The top of this Yamaha is made out of a solid spruce while the back and sides are crafted from flamed maple which looks and fits great to the color of the spruce. The fingerboard, as is common with classical guitars, is made from a solid piece of rosewood while the neck itself is made from nato.

Strings
Many people recommend getting either the Ernie Ball Aluminium Bronze strings with this guitar, which have great projection and clarity and are corrosion resistant. Another recommendation is the Martin Silk and Steel strings. These strings are easy to press down thanks to their lightweight and have a distinct mellow sound that goes well with this guitar.

Features
The most appealing feature of the Yamaha is its affordability and its visually pleasing aesthetics. It’s hard to find a guitar that looks so good anywhere else, the final layer of polish is flawless and brings out the true color tones of the wood underneath. Also, as is common with Yamaha’s courtesy, the guitar also comes with a case!

Pros:
+ Two size options to choose from
+ Solid spruce top
+ Resonates clearly and powerfully
+ Arrives in guitar case
+ Comes in 11 color options

Why We Liked It - Yamaha’s goal with the FG840 was to create another legendary guitar that would fit the FG 1966 series like a glove. The FG acoustic has been one of the world’s best-selling acoustic guitars and that’s thanks to Yamaha constantly improving their products. This helps them keep up with the modern trends but still staying true to the traditional nature of the instrument.

Cons:
- Action may be too high for some

10. Cordoba C7-CE CD/IN

Cordoba C7 SP

Last but not least, we have another one of Cordoba’s products, and that’s the Cordoba C7-CE. This instrument is a definite step up from the C5 line and sports some of the finest tonewoods in the C series. If you’re looking for a nylon-strung guitar that will help make your big dreams come true, then the C7-CE is the finest choice you can make. No matter if you’re a beginner or a seasoned artist, this guitar will impress you with its playability and beautiful gloss finish. The traditional design of the C7 helps take you back to think about the traditional Spanish luthiers that made the design of this guitar come true. Cordoba helps continue the tradition and makes the classic design retain its significance.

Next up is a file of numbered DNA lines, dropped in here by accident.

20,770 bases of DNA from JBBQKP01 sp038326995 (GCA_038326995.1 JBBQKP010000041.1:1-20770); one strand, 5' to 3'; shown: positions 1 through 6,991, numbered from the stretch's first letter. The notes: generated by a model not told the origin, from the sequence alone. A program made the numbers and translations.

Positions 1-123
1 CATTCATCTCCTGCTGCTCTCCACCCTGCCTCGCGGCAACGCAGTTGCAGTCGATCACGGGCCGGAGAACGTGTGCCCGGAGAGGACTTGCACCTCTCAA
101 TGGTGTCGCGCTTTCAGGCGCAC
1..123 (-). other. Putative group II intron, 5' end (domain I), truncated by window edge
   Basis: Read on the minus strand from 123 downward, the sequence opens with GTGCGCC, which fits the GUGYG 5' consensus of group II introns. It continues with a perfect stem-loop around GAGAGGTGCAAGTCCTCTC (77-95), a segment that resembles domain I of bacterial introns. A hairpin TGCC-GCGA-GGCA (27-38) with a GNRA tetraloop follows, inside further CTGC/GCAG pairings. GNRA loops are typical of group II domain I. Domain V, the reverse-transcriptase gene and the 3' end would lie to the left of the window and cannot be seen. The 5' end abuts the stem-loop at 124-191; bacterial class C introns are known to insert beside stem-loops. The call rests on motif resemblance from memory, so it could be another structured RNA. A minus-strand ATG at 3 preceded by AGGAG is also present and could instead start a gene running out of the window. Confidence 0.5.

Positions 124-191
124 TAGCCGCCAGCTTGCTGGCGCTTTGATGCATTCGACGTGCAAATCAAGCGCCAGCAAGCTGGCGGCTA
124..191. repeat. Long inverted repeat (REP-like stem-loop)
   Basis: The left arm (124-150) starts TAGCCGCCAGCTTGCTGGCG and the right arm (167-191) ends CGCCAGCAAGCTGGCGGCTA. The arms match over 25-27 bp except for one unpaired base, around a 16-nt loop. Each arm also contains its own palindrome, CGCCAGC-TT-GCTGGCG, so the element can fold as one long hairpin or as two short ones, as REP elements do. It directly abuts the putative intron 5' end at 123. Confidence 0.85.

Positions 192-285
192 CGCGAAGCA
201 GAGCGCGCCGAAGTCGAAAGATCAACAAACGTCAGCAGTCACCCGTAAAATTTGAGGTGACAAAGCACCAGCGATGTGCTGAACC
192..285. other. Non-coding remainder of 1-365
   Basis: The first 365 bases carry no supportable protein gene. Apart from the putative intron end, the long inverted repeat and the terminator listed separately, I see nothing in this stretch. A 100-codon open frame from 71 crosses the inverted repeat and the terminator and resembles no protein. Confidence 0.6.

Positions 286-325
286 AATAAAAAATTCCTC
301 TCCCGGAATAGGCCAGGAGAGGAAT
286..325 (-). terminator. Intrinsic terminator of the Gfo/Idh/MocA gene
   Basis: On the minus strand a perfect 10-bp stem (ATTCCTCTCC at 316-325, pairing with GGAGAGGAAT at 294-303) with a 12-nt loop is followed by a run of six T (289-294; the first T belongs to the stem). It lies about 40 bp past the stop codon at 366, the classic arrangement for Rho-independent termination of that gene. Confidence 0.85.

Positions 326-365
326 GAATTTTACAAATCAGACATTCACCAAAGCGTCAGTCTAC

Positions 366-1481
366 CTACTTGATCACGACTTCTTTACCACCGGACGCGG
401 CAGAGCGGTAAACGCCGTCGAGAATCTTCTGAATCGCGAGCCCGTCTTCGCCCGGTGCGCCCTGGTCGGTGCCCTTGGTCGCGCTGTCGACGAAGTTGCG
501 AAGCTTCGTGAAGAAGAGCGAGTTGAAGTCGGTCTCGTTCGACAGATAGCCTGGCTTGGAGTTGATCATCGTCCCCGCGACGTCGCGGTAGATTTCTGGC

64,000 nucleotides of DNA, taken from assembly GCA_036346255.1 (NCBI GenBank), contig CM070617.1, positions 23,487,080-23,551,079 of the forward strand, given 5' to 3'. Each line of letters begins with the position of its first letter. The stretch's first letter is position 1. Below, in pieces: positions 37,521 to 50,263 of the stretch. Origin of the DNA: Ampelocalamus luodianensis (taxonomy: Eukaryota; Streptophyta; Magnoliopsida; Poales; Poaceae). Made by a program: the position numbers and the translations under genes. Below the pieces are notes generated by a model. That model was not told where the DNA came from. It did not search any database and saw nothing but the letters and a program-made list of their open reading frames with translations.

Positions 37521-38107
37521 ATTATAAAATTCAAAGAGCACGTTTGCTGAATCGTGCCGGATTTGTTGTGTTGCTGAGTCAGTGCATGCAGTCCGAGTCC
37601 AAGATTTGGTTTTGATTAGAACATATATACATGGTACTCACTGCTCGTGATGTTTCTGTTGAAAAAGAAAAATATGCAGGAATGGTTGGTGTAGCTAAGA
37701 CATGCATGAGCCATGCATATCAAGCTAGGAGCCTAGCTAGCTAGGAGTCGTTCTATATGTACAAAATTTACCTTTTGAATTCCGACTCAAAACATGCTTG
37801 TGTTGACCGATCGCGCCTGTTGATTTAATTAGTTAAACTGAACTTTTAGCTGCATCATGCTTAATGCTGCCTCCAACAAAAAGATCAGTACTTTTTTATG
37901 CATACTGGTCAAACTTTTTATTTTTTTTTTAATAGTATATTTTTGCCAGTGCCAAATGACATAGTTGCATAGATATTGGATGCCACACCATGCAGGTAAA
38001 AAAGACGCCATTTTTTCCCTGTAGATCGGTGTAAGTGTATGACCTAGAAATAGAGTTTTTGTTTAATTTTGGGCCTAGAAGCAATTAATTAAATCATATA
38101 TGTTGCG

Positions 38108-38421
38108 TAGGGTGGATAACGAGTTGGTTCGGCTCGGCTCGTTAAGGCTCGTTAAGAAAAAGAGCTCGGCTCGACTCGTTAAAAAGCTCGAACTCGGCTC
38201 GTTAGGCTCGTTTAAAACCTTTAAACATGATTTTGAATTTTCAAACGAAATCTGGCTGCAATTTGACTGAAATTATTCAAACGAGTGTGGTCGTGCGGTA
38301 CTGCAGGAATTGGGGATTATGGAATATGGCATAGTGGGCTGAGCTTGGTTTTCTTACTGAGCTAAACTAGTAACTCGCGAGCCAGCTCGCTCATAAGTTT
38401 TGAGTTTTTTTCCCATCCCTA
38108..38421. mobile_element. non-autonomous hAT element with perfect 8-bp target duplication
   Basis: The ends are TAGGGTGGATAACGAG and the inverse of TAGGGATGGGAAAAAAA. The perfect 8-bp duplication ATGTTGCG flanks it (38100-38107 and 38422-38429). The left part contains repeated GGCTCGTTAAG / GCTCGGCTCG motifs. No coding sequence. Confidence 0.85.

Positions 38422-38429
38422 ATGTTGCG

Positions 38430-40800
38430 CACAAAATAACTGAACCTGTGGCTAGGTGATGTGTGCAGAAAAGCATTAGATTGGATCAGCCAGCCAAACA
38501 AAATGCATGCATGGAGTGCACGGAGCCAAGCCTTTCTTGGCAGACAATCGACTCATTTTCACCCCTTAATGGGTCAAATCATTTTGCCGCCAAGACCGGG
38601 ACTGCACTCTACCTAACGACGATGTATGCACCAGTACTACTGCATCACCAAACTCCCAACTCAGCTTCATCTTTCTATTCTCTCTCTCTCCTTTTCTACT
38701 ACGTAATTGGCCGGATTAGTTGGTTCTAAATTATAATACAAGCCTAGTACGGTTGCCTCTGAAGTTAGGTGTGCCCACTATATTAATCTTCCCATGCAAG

Sound
The Cordoba C7-CE has a series of wonderful, vibrant tones that give the room and the music you play a lively presence. That is all thanks to the high build quality tonewoods that are used in the production of this guitar.

Comfort
The C7 has a classic Spanish body and no cutaway and is made for the right-handed part of the audience. The overall body shape of the guitar is comfortable to hold both while sitting down and standing up which is one of the few very versatile features that it possesses.

Tonewood
The top of the C7-CE is made out of solid cedar wood that helps the nylon strings achieve a clear, warm classic tone that is common with classical acoustic guitars. There is also the European spruce top alternative, which gives off a brighter tone than the cedar does.

Strings
Like many of the Cordoba guitars, this model comes with a set of Savarez Cristal Corum High Tension (500CJ) strings that help this guitar perform at its best.

Features
This Cordoba comes with a deluxe padded gig bag that will keep your guitar snug and cosy, and it’s all included in the initial price!

Pros:
+ Comes with 2-year warranty
+ Solid European spruce top
+ Arrives in padded gig bag
+ Has Spanish fan bracing

Why We Liked It - The C7 has a great sound that comes at a great price, Cordoba knows how to combine both affordability and quality to make the best products for all of their customers.

Cons:
- May develop some buzz after a few years

Classical Guitar Buyers Guide

What To Look For When Buying a Classical Guitar under $1000

Buying a classical guitar, whether it’s your first or fifth purchase, can be extremely stressful! After all, you’re committing to an instrument that you hope you will be able to use for months and years. Read on for the full buying guide!

Budget

There are a few things to consider when purchasing a classical guitar, first of which is the price. Is it better to invest in more expensive guitars? That may not always be the case. There are dozens of budget-priced guitars that sound better than guitars twice their price. That’s why we wholeheartedly recommend for the future customers to take a bit of time out of their day to go to a Guitar Center store or onto YouTube to check how the candidates sound.